The idea would be to have the sheep a paddock or two ahead of the ducks. A few weeks after the sheep have left that paddock, the ducks will enter the paddock and be able to nibble on tender regrowth, and bugs and larvae that are in the ground as a result of the sheep manure.
A meat harvest is not one of our considerations in regards to the sheep. They would simply be a maintenance tool and we would harvest wool from them, and sell lambs to other farmers.
There have been a few who have suggested we raise goats.
Let me be clear. We don’t like the idea of raising goats. They are cute and all, but we don’t drink goats milk, nor do we eat goat meat. We have no interest in raising them and producing these products for others. Let me tell you why. With our eggs, when we are left with a surplus, we simply eat them ourselves because we like them. With anything goat related product, we want nothing to do with it and it would go to waste.
So, no goats.
So what will we do?
After going through the options that I’ve laid out here, I think that the most likely new thing you will see on the farm will be Rabbits. Our daughter is on board, ready to tackle this venture herself. She is saving her money to buy the rabbits she needs to get started. I’ll of course need to do the grunt work to get this all set up, but I want to strike while the iron is hot! She’s just five (that’s 5!) years old and she wants to start her own business! You just can’t let that simmer too long or the flame will go out.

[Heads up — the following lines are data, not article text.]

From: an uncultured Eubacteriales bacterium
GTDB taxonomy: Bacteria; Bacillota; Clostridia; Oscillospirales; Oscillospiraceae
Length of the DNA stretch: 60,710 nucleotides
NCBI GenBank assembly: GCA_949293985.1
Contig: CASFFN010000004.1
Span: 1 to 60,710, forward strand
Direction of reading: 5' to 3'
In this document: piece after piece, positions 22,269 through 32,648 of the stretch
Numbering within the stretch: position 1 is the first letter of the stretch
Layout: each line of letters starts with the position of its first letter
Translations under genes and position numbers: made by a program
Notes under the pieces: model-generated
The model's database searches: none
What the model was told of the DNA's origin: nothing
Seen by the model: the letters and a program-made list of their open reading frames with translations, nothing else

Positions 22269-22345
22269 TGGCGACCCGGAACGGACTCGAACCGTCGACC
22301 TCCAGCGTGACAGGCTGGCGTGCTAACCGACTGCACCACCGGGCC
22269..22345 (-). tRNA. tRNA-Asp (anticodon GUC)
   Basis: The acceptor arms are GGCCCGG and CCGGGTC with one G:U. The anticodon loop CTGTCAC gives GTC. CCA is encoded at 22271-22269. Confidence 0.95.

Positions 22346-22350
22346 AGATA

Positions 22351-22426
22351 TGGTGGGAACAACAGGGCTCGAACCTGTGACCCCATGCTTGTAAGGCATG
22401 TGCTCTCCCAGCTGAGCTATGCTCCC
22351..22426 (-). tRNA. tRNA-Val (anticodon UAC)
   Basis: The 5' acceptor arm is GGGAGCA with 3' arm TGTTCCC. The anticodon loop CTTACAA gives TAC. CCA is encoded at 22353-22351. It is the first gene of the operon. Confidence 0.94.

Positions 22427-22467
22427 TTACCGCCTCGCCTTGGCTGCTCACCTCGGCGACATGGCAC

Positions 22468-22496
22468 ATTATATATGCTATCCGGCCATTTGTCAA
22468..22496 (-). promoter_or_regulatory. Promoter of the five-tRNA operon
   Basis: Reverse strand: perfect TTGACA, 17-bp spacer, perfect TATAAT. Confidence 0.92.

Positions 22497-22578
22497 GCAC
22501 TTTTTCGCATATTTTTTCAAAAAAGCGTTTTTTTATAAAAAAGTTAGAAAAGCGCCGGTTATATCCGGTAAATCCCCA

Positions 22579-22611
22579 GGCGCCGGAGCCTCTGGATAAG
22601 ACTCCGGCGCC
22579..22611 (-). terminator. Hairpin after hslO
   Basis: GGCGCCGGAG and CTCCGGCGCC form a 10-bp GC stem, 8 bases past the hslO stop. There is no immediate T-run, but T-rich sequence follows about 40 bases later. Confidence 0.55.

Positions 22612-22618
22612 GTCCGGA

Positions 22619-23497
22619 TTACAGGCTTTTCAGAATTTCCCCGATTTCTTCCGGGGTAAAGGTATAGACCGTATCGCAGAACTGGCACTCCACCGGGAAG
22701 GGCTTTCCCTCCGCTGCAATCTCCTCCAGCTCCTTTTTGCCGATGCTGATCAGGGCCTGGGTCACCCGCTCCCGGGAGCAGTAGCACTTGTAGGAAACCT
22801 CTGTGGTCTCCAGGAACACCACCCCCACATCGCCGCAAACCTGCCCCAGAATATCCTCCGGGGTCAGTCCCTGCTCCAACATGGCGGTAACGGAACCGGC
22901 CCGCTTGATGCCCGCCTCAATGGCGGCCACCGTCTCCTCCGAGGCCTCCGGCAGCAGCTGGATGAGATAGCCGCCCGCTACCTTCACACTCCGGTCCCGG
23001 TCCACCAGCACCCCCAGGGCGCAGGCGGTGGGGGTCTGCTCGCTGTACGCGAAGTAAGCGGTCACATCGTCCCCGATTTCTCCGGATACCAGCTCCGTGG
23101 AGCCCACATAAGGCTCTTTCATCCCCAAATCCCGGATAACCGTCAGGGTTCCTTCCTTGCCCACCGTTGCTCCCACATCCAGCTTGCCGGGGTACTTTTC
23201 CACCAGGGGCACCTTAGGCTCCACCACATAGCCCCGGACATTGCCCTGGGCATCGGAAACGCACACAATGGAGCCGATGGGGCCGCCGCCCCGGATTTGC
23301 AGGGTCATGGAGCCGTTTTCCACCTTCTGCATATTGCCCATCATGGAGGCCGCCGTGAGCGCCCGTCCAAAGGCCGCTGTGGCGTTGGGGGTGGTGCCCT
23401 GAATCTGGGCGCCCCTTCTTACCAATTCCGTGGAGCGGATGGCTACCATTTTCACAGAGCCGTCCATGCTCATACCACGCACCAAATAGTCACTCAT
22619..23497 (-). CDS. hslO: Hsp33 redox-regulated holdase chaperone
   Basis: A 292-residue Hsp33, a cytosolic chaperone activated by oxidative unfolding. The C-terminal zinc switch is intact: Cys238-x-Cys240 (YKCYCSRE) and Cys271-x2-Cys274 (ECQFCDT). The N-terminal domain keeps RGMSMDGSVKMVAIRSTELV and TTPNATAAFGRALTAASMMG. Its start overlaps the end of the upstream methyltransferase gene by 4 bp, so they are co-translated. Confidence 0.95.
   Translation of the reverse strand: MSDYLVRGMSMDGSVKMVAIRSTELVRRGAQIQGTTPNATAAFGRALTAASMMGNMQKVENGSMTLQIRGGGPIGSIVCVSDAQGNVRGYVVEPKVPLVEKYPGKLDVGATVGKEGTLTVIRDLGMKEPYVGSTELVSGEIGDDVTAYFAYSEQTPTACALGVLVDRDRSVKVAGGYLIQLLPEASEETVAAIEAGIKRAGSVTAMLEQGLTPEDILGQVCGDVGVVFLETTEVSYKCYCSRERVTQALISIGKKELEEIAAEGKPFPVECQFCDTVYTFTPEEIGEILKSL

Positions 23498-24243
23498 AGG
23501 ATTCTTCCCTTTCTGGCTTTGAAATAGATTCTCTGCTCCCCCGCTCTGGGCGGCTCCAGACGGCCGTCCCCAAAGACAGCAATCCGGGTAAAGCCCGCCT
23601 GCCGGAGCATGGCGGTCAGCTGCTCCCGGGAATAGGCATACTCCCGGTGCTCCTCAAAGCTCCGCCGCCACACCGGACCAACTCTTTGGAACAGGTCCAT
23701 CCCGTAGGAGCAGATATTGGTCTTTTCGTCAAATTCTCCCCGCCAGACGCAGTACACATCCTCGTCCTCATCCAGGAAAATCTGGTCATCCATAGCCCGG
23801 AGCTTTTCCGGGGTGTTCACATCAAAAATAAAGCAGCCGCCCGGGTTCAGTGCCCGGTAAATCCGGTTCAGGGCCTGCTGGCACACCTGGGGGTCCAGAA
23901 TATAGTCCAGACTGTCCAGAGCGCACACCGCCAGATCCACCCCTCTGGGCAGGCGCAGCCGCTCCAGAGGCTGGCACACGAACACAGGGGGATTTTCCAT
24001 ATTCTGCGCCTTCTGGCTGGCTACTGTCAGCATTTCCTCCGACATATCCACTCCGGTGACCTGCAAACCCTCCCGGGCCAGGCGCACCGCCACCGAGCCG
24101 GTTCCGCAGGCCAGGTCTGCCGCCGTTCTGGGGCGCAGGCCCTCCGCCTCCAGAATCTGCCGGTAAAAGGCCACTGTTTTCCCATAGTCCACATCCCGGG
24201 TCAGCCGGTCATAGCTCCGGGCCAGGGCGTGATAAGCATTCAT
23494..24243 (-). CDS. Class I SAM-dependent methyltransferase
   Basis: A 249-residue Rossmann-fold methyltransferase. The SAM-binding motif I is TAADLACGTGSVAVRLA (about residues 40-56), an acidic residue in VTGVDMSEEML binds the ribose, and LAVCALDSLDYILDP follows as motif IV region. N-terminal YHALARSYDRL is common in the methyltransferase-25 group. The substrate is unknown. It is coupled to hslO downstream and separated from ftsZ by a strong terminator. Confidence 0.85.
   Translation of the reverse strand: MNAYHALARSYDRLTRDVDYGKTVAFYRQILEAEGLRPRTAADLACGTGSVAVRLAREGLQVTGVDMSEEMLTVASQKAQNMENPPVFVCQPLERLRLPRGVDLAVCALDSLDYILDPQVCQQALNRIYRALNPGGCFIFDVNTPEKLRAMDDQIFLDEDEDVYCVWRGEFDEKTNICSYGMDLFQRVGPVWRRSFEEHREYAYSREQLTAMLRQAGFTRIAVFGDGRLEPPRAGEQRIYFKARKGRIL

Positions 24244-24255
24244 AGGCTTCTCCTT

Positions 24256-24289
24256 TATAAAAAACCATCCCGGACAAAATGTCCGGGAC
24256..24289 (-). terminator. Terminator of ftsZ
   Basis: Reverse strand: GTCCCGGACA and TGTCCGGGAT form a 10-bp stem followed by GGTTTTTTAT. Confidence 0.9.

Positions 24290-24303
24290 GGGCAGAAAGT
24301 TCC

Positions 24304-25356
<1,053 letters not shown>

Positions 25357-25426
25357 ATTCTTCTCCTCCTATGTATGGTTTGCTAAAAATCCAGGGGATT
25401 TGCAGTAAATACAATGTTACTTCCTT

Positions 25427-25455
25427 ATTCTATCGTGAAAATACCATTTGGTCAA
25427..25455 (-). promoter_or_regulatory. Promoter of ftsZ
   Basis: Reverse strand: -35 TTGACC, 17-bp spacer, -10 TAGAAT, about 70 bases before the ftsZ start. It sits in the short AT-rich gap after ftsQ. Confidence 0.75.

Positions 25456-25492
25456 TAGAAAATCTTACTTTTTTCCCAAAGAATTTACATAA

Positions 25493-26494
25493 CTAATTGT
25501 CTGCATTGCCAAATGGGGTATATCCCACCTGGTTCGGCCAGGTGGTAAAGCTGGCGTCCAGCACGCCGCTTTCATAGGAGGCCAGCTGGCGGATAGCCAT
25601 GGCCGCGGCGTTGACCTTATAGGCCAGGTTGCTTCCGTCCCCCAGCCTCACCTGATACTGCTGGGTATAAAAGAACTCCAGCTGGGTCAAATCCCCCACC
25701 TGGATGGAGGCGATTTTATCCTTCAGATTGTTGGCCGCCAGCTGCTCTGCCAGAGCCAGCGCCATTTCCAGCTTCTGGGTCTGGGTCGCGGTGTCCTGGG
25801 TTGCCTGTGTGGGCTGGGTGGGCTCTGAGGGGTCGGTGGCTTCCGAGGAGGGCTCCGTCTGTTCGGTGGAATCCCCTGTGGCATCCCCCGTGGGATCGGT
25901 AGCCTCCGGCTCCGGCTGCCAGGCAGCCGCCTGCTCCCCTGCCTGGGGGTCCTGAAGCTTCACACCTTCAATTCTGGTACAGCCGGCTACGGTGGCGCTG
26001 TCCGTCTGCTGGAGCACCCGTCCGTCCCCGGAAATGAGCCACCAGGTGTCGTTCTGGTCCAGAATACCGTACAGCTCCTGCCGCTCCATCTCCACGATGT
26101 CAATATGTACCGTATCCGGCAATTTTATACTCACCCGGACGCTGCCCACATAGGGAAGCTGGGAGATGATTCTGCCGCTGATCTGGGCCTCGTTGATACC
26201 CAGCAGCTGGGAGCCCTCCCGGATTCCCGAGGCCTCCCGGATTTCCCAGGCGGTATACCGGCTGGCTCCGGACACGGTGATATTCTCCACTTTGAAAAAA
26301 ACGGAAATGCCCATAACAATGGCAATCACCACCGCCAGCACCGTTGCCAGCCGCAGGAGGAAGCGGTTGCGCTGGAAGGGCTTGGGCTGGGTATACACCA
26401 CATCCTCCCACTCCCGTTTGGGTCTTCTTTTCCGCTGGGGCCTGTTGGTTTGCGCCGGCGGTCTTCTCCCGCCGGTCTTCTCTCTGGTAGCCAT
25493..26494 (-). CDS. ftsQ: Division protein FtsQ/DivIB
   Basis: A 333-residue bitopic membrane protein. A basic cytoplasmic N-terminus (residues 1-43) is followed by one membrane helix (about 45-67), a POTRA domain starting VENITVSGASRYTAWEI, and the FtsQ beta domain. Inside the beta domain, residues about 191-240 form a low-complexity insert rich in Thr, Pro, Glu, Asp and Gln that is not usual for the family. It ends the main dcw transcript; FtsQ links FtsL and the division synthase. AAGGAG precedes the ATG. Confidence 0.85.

A couple of sheep would be the next likeliest animals for us to add to the farm.
Another idea that Trisha has had and has been echoed by many other people over the last year and a half is that we should sell pies. I’ve been told that I make great Apple and Pumpkin Pies, and they are all from scratch. We can use lard from the pigs here on the farm for making pie crusts and locally sourced fruit.
What do you think? What would you like to see on offer from FeatherField Farm? Leave a comment below or send us an email.